As providers, we know the challenge of making a change in a patient’s health. We offer suggestions and try to help, but there is often an “I wish I could but…” or “I want to get better, but I hurt too badly” in response. The list goes on. Patients often feel ambivalent about change. So, how can we make a difference when we are blocked by these comments and thoughts?

Of course, the first thing that has to occur is that the patient must actually want to change. We may think we know what is best for them, but if the patient isn’t ready, it isn’t going to happen. Listen for key words. There is a difference between saying “I will do something” and “I wish I could do something.” “I will” statements signify commitment, whereas “I wish I could” statements signify desire without commitment. Both statements show that a patient is considering a change. Helping the patient go from “I wish I could” to “I will” is where motivational interviewing can be beneficial to your practice.

Motivational interviewing uses the patient’s own motivation for change to improve their treatment. It forms a partnership between the provider and the patient. This is different from the current medical model where the provider makes all the decisions and the patient follows what the provider dictates. We all know how well that works, right?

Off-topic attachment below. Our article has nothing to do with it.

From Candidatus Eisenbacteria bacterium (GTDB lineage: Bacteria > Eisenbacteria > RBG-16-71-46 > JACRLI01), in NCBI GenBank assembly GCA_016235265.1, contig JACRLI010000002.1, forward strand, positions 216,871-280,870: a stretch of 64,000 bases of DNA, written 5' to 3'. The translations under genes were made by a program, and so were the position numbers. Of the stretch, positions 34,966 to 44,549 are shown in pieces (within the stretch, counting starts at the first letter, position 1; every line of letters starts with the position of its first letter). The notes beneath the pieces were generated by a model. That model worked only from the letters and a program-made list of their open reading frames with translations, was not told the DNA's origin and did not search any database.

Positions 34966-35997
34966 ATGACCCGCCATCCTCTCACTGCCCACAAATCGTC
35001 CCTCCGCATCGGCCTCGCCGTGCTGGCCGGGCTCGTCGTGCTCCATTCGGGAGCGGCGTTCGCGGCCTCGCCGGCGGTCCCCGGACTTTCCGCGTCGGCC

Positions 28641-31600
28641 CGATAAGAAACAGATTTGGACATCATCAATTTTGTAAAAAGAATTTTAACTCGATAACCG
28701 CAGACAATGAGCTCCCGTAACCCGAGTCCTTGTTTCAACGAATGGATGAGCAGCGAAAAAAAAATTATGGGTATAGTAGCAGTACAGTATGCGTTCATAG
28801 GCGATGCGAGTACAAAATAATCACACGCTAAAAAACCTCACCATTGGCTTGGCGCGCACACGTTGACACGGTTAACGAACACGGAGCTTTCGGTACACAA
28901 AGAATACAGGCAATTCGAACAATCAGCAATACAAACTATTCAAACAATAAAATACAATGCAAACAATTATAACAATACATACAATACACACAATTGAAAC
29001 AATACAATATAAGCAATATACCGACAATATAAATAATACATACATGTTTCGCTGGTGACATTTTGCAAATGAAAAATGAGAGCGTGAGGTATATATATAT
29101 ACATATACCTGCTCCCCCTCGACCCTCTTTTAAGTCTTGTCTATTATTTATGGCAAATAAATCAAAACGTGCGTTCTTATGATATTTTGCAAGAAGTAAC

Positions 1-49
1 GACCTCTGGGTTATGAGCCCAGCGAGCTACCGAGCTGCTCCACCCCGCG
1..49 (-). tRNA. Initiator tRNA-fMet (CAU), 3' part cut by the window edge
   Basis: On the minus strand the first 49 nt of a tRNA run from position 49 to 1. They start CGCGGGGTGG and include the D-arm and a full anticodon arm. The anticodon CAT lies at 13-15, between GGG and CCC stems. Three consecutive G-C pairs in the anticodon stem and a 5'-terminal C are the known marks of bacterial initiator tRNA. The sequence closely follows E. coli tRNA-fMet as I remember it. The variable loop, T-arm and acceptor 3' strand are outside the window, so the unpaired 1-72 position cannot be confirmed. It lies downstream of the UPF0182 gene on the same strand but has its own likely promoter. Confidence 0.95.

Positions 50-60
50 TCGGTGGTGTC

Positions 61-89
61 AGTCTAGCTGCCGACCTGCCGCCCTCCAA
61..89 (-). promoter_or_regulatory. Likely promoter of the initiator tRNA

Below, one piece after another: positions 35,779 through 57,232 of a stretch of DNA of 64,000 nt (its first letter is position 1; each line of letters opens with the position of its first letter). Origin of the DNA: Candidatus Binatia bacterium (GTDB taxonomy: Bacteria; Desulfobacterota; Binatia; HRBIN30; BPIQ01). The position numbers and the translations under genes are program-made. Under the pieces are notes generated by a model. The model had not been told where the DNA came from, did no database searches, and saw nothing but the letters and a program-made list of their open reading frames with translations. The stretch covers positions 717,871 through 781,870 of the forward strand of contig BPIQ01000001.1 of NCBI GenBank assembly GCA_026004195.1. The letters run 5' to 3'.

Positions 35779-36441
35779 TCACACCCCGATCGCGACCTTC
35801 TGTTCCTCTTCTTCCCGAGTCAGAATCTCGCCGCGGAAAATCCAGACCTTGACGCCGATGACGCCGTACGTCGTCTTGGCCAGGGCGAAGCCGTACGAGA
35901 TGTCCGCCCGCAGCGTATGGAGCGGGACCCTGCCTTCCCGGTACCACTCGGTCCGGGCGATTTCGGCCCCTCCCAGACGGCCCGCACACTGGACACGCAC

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I was introduced to motivational interviewing when I took a course on health coaching at Duke University. Later, the course was offered at the hospital where I work. If you haven’t been exposed to this technique, by all means, find a class. It will make a difference in your practice and in your relationships with your patients.

We want patients to take charge of their health, yet we don’t enlist them to help themselves. Patients are demanding to have more control of their healthcare. We have to find ways to help them help themselves, and motivational interviewing works beautifully. Patients are much more likely to make major changes if they feel empowered to do so.

One simple way to start a motivational conversation is to ask the patient what they are willing to do to improve on their problem and let them commit to something they are ready to change. Note it in their chart, and tell them you will ask them the next time how successful they have been. From my experience, many patients come back excited to talk about their successes. Those who are not successful have to take responsibility for not meeting their goals, since they made the goal themselves. In both cases, ask the patient what their next goal is, and encourage them to make another step towards health.

Have you used motivational interviewing in your practice? If so, what have you noted about the change in a patient’s behaviors?

Sharon M. O’Brien MPAS, PA-C, is a practicing clinician with an interest is helping patients understand the importance of sleep hygiene and the impact of sleep on health.


  1. Rollnic S. Motivational Interviewing in Health Care. New York, N.Y.: The Guilford Press. 2008.